Jacob explained that PSU provides knowledge and human resources to the city. This includes researchers and professors, of course, but also students. Ankita explained Portland State's students get involved to achieve sustainable city through the the many volunteer and internship opportunities the university offers.

Jacob Sherman, Portland State Institute for Sustainable Solutions (left)
Afterwards, we headed to the Pearl district by streetcar, to illustrate Portland’s commitment to walkable, high-density and mixed-use neighborhoods. We spent a little time at rooftop of Ecotrust that used to be an old warehouse. This building is meaningful in terms of getting LEED certification-- a benchmark for green building in the U.S.. Event through redevelopment, the structure retained its historic character, including old types of ceiling and windows.

Lastly, we visited the Pacific Northwest College of Art. Their school building was recently renovated to preserve and reuse an old 1919 Federal building. Sean Woodard, PNCA's Interim Facilities Director, showed us many revolutionary ideas to save energy even though it is old building. The Tsukuba delegation was particularly interested ways PNCA student projects are featured throughout the city. The visitors shared with PNCA ways Tsukuba University student art projects are featured throughout Tsukuba city. That was really cool!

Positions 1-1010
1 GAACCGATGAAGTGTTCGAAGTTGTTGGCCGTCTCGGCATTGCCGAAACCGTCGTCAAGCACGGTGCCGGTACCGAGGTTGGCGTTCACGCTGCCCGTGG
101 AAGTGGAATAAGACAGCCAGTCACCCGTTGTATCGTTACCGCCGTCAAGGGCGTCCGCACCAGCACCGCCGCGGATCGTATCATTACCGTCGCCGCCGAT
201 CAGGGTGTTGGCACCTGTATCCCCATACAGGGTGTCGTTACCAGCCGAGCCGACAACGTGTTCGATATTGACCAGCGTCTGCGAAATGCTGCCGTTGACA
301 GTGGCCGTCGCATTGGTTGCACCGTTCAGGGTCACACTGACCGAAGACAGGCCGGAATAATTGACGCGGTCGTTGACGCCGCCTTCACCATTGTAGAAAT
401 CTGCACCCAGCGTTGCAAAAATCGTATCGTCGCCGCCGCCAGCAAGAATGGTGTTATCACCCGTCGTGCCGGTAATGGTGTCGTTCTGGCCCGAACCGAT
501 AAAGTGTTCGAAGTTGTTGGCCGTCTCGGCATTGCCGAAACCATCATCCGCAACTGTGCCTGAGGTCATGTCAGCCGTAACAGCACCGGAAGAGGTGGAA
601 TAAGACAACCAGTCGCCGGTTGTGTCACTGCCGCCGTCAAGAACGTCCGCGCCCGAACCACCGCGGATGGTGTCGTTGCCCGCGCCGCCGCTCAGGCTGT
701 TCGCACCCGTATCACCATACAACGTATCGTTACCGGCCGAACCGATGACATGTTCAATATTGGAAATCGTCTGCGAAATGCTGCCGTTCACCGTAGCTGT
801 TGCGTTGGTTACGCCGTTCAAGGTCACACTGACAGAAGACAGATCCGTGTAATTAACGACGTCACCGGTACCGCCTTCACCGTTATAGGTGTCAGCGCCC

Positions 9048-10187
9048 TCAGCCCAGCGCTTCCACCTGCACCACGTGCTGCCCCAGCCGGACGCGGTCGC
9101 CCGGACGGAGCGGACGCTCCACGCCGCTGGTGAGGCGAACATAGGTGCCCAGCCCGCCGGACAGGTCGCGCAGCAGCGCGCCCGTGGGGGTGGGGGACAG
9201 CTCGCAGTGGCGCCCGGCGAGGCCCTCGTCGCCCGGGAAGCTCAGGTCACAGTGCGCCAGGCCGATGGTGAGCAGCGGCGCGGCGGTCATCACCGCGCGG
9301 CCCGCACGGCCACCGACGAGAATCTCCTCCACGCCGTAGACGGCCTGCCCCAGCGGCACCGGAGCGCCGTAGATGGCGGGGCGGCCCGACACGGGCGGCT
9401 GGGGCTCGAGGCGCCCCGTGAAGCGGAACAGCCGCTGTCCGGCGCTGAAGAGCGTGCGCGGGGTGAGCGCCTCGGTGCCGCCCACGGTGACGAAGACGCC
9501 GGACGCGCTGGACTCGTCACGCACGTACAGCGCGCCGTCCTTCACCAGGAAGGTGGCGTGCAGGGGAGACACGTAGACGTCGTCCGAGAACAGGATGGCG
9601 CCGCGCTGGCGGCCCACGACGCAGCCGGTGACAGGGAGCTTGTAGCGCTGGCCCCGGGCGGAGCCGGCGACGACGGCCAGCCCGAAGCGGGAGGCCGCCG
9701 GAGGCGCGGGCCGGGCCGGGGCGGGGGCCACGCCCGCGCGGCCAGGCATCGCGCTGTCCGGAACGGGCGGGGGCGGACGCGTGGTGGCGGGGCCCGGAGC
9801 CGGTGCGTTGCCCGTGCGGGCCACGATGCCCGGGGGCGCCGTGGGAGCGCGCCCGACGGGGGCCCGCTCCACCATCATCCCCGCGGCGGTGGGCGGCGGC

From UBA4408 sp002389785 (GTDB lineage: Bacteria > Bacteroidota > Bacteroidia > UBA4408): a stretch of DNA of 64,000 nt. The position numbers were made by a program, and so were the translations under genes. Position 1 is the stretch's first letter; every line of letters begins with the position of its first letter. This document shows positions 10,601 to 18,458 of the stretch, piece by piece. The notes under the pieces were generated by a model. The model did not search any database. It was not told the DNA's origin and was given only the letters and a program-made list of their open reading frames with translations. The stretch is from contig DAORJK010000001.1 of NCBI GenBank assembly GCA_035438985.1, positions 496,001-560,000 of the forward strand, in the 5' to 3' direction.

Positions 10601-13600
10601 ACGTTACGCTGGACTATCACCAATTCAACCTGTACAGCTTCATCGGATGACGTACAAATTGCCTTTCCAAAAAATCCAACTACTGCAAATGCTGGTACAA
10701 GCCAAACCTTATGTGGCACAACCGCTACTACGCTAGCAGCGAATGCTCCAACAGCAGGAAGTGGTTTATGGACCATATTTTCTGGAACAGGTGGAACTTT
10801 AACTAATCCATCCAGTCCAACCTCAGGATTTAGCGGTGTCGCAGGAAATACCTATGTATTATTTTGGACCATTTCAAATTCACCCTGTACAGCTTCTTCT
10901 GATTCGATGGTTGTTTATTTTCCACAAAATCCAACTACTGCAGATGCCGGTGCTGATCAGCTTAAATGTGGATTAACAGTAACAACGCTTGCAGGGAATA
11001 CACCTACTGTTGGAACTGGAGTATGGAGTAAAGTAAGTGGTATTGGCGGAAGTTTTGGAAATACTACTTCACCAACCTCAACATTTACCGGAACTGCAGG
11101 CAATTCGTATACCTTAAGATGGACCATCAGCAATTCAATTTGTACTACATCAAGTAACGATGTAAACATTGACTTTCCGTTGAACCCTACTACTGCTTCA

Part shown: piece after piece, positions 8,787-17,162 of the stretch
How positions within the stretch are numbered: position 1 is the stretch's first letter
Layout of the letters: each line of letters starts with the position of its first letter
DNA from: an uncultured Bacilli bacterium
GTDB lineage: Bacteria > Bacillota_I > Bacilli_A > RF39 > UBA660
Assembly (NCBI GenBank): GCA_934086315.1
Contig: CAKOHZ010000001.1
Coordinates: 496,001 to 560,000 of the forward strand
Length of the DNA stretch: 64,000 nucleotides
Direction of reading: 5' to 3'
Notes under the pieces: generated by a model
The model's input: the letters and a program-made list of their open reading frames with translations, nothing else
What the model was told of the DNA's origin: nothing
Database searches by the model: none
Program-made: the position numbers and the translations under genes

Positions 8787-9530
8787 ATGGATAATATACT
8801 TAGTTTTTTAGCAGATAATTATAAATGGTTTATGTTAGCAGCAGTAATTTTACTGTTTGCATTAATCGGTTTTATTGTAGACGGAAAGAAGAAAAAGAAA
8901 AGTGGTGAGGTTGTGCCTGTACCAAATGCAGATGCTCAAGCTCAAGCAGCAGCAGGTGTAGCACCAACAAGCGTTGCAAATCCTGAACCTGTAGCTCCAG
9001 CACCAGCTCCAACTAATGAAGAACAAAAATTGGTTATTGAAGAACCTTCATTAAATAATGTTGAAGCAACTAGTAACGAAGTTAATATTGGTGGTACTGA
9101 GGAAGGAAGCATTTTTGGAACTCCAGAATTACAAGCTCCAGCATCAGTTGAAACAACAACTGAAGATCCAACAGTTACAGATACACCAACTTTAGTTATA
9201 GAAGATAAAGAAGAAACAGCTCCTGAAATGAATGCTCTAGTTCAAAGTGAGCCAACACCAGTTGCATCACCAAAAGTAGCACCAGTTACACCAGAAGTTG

Although the Tsukuba delegation came on study tour to learn Portland’s innovation and efforts to make a green city,  Portland learned a lot about successful projects in Japan as well.

View from the roof of PNCA's newly renovated building in Old Town, Portland








Student Update: Study Abroad in Argentina

Adriane Ackerman is a First Stop Portland Student Assistant studying in Rosario, Argentina this fall. She'll be posting her notes from the field throughout the term.

Since May, 2105, I have had the opportunity to work with First Stop Portland where I have learned from and, at times, presented alongside Portland’s premiere innovators and experts in sustainable city design and development. Participating in professional conversations with public and private sector leaders from around the world has given me a new lens through which to consider policy and planning choices at the municipal level.